Hospital at Saint Remy, 1889, Hammer Museum collection
In a landscape sculpted by olive groves, vineyards and the limestone Alpilles mountains, sits the Saint Paule de Mausole asylum and monastery. It was here, just outside Saint-Rémy-de-Provence, that Vincent Van Gogh spent a year of his life, from 1889-1890. This was a period of creative abundance for the painter. He worked prolifically, inspired by the olive groves, the landscape, the cypress trees, the cloisters of the monastery, the fields he could see from his bedroom.
Entrance Hall of Saint-Paul Hospital, 1889, Van Gogh Museum, Amsterdam
The visit includes the beautiful cloisters well known to the place, but also the living areas where Van Gogh would have spent his time - the kitchen and dining rooms, his bedroom and adjoining treatment room and the vast gardens surrounding the monastery.
Van Gogh checked himself into the asylum at a period of mental instability (and great creativity) in his life. His treatment was guided by a humane and caring physician at the time - Doctor Peyron, which fostered a continuation of his art. The nuns who cared for patients were also very kind.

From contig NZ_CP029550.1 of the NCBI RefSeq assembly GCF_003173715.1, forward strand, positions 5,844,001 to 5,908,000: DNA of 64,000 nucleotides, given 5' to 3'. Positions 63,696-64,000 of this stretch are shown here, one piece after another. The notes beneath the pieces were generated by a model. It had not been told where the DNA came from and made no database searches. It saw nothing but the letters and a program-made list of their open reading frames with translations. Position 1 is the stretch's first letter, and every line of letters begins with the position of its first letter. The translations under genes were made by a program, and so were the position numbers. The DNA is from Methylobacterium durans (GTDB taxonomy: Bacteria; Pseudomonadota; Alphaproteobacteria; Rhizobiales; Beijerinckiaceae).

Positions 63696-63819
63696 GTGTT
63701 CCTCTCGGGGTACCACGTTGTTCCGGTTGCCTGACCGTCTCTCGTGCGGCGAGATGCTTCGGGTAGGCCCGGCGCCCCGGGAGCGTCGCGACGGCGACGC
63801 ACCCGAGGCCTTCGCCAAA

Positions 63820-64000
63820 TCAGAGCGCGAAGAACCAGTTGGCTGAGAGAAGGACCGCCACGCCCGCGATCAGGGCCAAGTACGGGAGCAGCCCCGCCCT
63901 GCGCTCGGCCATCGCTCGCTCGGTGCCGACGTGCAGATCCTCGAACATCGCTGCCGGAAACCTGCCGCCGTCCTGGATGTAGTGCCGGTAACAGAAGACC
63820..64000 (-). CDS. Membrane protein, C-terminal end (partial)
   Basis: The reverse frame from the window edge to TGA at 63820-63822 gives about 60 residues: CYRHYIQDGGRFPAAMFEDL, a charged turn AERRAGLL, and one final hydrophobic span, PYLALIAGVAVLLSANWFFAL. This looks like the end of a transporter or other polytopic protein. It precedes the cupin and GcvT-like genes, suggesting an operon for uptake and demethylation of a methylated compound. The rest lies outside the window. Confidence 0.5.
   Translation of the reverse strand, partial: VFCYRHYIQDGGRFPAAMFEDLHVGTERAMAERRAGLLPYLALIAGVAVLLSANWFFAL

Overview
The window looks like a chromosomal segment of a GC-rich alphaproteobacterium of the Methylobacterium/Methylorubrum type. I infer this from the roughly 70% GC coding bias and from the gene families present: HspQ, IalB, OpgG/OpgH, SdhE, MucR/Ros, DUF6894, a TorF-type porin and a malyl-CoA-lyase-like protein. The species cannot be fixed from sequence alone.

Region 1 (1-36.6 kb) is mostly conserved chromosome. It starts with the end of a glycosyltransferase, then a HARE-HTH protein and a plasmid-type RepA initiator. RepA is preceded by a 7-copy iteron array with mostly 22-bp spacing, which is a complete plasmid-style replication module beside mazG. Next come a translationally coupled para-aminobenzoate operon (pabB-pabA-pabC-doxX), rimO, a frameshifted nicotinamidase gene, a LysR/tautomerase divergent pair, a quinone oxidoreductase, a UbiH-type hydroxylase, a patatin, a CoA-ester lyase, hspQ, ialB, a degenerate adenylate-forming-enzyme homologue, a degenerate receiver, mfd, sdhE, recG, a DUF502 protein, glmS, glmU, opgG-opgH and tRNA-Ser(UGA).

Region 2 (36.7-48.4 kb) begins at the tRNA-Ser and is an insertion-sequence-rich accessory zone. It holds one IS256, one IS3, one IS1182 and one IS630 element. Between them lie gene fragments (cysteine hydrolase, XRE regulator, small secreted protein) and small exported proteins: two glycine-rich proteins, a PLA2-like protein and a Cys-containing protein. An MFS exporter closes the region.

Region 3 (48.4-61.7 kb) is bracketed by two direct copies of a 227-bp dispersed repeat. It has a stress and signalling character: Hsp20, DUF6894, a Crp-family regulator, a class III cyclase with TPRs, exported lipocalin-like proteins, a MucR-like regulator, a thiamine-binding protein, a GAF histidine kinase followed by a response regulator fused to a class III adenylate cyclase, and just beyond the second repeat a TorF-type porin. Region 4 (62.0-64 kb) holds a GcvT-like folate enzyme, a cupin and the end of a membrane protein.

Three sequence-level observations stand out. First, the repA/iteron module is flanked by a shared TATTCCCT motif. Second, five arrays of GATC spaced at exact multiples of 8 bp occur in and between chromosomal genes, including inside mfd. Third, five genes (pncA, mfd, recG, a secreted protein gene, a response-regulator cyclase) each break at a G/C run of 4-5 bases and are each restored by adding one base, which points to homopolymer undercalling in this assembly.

During this period, Van Gogh painted 143 paintings and over 100 drawings. He was inspired by the light of Provence, by its landscapes, the quality of the air and the depth of the beauty here.
People don't always know that it was also here that Van Gogh painted his perhaps his most acclaimed work, The Starry Night.
The Starry Night, 1889, Museum of Modern Art, New York
The visit is a beautiful one - the site has been preserved and remains true to the spirit in which Van Gogh must have found it. Olive groves, wild fields and gardens surround the monastery. The light is unparalleled. Coming here is like falling into a trance - an inspiration...one garners a tangible sense of the beauty Van Gogh found and transmitted through his works of art.